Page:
Once again, THS debate heads to nationals
Debate is more than just debate, says Steve Harrell, debate teacher at Tonganoxie for 10 years.
"The neat thing about debate is that it's an enrichment course for everything," Harrell said.
Debate teaches the students skills in speaking, researching, writing and helps them develop interpersonal skills, Harrell said.
Students hone speaking skills during class sessions called speaker drills.
"All 26 kids will be in here talking at once," Harrell said. "They talk to the wall, they talk into space."
This helps the students overcome self-consciousness, Harrell said.
"Since they're all speaking at the same time, they have some anonymity; they have to concentrate amid other noises in the room, they hear themselves speak. Besides, it's great modeling," Harrell said. "When they're standing next to someone who's really getting into it, they're going to get into it, too."
As much of a necessary skill as is talking is learning how to be organized, Harrell said.
"The information needed to debate is so vast," Harrell said. "A long time ago, they used to say that the standard high school research paper might require as many as 60 note cards. A debater might carry 30,000 note cards."
Debater Jessica Sturgeon groaned when she recalled the chore of lugging heavy boxes full of note cards to meets.
"To a debater, stairs are the ultimate punishment," Sturgeon said.
Harrell added, "If we take a bus to a tournament, we'll fill the bus halfway with kids, and the other half is filled with boxes. If we take an overnight trip, well ..." he sighed.
Harrell, who grew up in Ellsworth and graduated from Sterling College in 1988 with a degree in speech and theater education, said he doesn't think a certain aptitude is required to excel at debate.
"It just takes lots and lots of hard work," he said.
This is especially good for students who aren't interested in athletes, but noted the team does include some athletes.
"Debate and forensics will fill a niche for a lot of different kids who aren't involved in sports," Harrell said. "Once they find that they can get out there and they can be competitive in the debate-realm, it self-motivates them."
The sport does seem to light a fire under some of the kids, Harrell said.
"I have colleagues who have to require that their students participate in tournaments," Harrell said. "I don't have to do that. If anything, I have to quench the fire sometimes."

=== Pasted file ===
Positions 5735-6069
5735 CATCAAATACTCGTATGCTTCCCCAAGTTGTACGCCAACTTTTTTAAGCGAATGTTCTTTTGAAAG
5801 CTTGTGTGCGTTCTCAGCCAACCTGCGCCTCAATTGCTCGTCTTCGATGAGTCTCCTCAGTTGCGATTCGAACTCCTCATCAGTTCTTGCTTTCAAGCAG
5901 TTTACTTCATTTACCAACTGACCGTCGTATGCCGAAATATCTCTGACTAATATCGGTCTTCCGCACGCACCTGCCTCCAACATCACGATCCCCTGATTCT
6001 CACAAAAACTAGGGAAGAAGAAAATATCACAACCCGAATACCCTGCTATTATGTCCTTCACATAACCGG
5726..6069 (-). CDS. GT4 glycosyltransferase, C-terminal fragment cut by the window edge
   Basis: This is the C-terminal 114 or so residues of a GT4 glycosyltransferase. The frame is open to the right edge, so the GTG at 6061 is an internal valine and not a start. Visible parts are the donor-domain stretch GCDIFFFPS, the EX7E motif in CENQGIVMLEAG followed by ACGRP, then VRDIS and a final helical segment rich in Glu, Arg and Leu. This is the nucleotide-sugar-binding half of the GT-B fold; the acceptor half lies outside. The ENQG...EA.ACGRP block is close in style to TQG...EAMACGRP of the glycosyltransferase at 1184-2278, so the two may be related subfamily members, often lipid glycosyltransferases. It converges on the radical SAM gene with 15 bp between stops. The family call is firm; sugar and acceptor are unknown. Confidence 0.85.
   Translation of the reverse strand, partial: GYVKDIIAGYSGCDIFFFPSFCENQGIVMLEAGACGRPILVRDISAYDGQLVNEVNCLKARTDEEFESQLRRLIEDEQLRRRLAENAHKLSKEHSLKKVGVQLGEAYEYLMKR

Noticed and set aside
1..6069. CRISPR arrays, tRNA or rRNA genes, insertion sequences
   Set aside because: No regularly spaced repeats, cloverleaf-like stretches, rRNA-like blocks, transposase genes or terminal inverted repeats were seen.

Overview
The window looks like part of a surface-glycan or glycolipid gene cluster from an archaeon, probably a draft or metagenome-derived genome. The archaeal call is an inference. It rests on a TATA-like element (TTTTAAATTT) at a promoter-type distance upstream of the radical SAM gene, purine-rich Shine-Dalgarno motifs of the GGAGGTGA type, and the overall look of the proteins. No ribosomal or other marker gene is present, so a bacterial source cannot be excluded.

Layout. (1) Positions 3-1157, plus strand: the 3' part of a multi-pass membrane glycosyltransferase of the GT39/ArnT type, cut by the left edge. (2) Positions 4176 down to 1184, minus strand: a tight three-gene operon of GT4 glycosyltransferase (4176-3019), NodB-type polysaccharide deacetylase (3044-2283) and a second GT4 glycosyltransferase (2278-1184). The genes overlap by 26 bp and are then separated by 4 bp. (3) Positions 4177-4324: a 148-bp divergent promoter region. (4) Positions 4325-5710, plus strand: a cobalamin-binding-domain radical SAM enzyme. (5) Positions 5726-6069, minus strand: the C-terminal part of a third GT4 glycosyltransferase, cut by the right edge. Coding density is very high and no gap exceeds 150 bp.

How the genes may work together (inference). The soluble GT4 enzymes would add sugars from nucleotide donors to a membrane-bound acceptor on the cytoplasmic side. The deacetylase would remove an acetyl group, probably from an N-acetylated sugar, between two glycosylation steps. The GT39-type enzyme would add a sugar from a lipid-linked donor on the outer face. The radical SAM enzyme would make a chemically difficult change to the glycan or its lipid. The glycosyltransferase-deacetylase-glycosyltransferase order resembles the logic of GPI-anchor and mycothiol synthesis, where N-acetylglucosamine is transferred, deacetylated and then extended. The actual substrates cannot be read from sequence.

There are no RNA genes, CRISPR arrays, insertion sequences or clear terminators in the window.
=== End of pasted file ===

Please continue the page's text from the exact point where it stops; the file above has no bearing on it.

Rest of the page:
Debate can practically take over someone's life, Harrell said.
"The students get so caught up in this that they'll never want to go home," Harrell said. "It gets to be like a club here in the cave."
"The cave," Harrell referred to is the windowless interior classroom where he's teaching three classes of debaters this year to a total of 62 students.
Of these students, 56 competed in tournaments this year and of those, 31 medaled.
"I can hardly believe that," Harrell said.
He paused, looked across the trophy-filled room where he has taught for 10 years, then said, "But then again, I can still hardly believe we won our first medal."
In a way, he said, that first medal, won in the fall of 1992 at Schlagel High School, Kansas City, Kan., meant more to him than anything else his students have won since.
"You never forget that first one," he said.
Since then, his students have held their own, even against stiff competition.
"I think this is a true example that you rise to your competitor's level," Harrell said. "Eventually, year after year, we got a little more competitive, and now the kids don't know that they're not supposed to be able to beat a 5A or 6A school."
Last year the team qualified for nationals, and again this year, which means the debaters will be traveling to Rochester, New York, this summer to compete.
Unfortunately, for those who would like to watch the team in action, the season has ended. Further, debate teams don't participate in competitions held at their own schools because local judges (who might be biased in favor of the home team) are used.
"Debate is not a great spectator sport," Harrell said, chuckling. "We never debate at home, you have to go away to see us. It's always an away game."
More like this story
- Proposal to hike ag land taxes spawns backlash from Kansas farmers
- Kansas school funding plan aimed at ending budget surprises
- Kansas lawmakers seek classroom tweaks in school budget row
- Kansas House passes teacher collective bargaining compromise
- Kansas lawmakers seek to boost campaign contribution limits